The isle of Maui boasts dozens of amazing beaches, from water sport meccas to secluded scenic hideaways to stretches where “lounging” counts as a day’s work. Black, red, gray, and golden sands trim this volcanic island and you’ll soon realize your reasons for visiting the beaches are as diverse as their geology. One thing they all have in common, though, is unpredictable surf and the potential for strong rip currents (makes sense out in the middle of the Pacific, right?). Take heed of warning signs and big waves!
This is south Maui’s largest stretch of sand, aptly called “Big Beach” for its wide golden expanse. With no facilities to draw a crowd, usually you will find locals and “in the know” tourists here. If you brave the rugged hike over the lava cliff on the western edge, you’ll be treated to even further secluded “Little Beach”, where nudists are welcome to bare all. Because of a 1999 storm that killed most of the off shore coral reef, snorkeling is pointless here, but boogie boarding is a blast!
Just north, up the coast from Makena is arguably Maui’s “poshest” beach. Wailea fronts the lavish Ritz-Carleton Hotel. If you are a guest, the shady loungers, cocktail service and overall spoiling is complimentary. Even if you aren’t staying at the Ritz, though, an array of rentals for snorkeling, paddle boarding and surfing are available to all. Shops and restaurants are all waiting for your patronage just across the walkway from the line of luxury hotels. Be sure to appreciate Wailea’s striking view of Kahoolawe and wee Molokini off shore.
Kama’ole Park I, II, III
The town of Kihei is composed of a fairly bustling strip of restaurants, shops and condos, but on the ocean side of the street, visitors are treated to the three distinct beaches of Kama’ole Park. “Kam 1” as the locals call it, has the widest expanse of sand while Kam 3 has a large recreational area with grass, picnic tables and a playground. Snorkeling alongside the lava outcrops is ideal and overall there will be a good mix of visitors and locals playing Frisbee, splashing in the waves and chilling on the sand.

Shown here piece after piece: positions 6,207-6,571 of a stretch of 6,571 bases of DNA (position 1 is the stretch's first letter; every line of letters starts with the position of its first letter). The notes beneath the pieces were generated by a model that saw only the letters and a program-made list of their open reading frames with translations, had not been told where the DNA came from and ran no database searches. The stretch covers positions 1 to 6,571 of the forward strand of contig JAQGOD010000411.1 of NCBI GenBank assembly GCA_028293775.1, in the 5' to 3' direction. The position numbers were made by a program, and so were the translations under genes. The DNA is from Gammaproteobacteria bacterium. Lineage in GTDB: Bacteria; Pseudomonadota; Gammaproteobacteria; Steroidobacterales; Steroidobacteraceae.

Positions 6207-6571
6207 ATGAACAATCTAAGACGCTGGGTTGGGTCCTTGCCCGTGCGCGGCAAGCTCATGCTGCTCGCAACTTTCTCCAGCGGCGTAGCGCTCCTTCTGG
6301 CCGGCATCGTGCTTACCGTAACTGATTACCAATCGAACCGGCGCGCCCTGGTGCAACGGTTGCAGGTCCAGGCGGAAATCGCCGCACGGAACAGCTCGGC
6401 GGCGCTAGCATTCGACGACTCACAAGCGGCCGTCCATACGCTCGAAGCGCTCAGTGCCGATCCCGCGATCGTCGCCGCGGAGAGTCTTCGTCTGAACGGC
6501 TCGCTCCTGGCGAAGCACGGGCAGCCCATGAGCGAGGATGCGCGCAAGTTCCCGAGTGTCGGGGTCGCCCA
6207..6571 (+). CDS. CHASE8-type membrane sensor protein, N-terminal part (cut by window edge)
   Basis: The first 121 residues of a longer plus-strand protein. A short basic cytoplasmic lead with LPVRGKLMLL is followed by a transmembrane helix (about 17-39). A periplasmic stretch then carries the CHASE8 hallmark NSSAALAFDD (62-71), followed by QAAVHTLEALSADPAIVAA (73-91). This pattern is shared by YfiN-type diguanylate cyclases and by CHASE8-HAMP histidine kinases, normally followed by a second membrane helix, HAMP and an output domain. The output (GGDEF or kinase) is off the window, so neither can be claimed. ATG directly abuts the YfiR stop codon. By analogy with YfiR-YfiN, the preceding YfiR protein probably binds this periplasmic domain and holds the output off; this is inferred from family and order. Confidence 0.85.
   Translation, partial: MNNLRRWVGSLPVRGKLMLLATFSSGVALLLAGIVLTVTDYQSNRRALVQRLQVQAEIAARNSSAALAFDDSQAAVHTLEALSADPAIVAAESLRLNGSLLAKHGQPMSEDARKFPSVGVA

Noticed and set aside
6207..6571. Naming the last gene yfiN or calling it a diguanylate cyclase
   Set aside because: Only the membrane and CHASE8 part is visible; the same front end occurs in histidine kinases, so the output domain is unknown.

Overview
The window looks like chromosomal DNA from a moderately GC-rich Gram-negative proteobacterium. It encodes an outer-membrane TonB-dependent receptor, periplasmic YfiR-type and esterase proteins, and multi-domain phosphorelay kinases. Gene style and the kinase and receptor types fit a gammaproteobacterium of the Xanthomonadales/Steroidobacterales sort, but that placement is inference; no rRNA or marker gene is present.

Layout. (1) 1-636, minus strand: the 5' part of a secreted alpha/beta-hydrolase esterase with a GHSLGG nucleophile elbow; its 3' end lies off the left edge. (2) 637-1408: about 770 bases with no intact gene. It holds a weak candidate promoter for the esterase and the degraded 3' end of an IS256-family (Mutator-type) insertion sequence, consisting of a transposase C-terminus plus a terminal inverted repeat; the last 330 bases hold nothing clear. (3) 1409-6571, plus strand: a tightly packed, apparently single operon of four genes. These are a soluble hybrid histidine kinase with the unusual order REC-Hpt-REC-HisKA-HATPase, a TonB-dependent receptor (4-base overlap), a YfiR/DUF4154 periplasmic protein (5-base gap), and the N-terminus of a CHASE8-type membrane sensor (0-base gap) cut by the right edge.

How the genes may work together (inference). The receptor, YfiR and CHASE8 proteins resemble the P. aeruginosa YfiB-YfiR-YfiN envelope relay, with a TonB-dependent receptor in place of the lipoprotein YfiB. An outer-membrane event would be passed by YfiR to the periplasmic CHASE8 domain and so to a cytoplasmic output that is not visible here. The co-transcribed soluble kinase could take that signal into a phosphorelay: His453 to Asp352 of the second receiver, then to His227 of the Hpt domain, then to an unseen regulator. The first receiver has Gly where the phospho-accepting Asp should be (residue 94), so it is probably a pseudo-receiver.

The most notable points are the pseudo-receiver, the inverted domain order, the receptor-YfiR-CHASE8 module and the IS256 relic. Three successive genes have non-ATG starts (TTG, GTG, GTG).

This western Maui stretch boasts hands down the best sunset spot on the island. Lined with hotels but certainly less hectic than the strip in Kihei and Wailea, Ka’anapali beach is split down the middle by a volcanic cliff called Black Rock. Daring locals dive from its ledges and generally the ocean is calm enough for swimming. There is a concentration of bright coral, playful fish and even sea turtles at Black Rock if you delve beneath the surface with your snorkel or scuba gear.
A pristine arc of white sand facing Honokahua Bay in Kapalua, this beach is adjacent to the ideal park for a family picnic day. Wide, clean sand, grills, picnic tables and shady pavilions are perfect for gatherings or just a low key spare rib barbecue. There are lifeguards on duty most days which is great for families but if you like to surf, the breaks can be perfect in the afternoons.
Just along the Hana Highway from Kahului, the artsy town of Paia is home to the windsurfing capital of the islands. Champions compete in the thundering waves at this blustery, rugged beach. A shallow coral reef protects part of the shore for easy swimming the kids and less adrenaline-chasing adults will appreciate. Watching the professionals sail and wheel among the surf is a unique and thrilling experience.
Just before you complete the harrowing 50 mile drive to Hana, you’ll come upon Wai’anapanapa State Park, where Honokalani’s black, volcanic pebbles will surprise you with their stark contrast to the sugar-fine sand of the west coast. Ancient caves, natural arches offshore and lush flora make this tiny curve of sand totally worth the trek. If you are feeling hardy, take the old native Hawaiian footpath from Waianapanapa all the way to Hana, about three miles.
This black sand beach is old so the volcanic sand is soft and fine. Visit this small local hangout for an authentic Maui experience. Watch locals compete in traditional outrigger canoe races, cast off the pier and try your hand at hooking the Hawaii State fish, humuhumunukunukuapua’a (triggerfish). A burger from Tutu’s Burger Shack will surely delight you after your day as a true Hawaiian.
Constantly touted as one of Hawaii’s best beaches, Hamoa is just outside of Hana, tucked below lava sea cliffs that are tangled with blooming jungle. A seemingly protected cove, the waves here can actually be quite powerful and are fun for boogie boarding. The Travaasa Hana Hotel offers their guests nice loungers and umbrellas, but the gray sand is so plush you’ll want to just flop down in it after a refreshing swim in turquoise water.
This beach is really the cherry on top of Maui’s already stunning spectrum of beaches. Dramatic red sand, a death-defying, unmarked hike to find it and optional clothing once you get there make it a once in a lifetime beach day. No facilities, no tourists, just a warm lagoon and steep, eroded cinder cone cliffs make the “red sand beach” one of Maui’s best kept secrets.
Noella Schink is a travel writer from Portland, Maine. After growing up in the sand and sun, she’s never gotten used to the cold! Next time you are traveling, whether to Hawaii, or beyond, she recommends Excellent Hotels for you hotel bookings.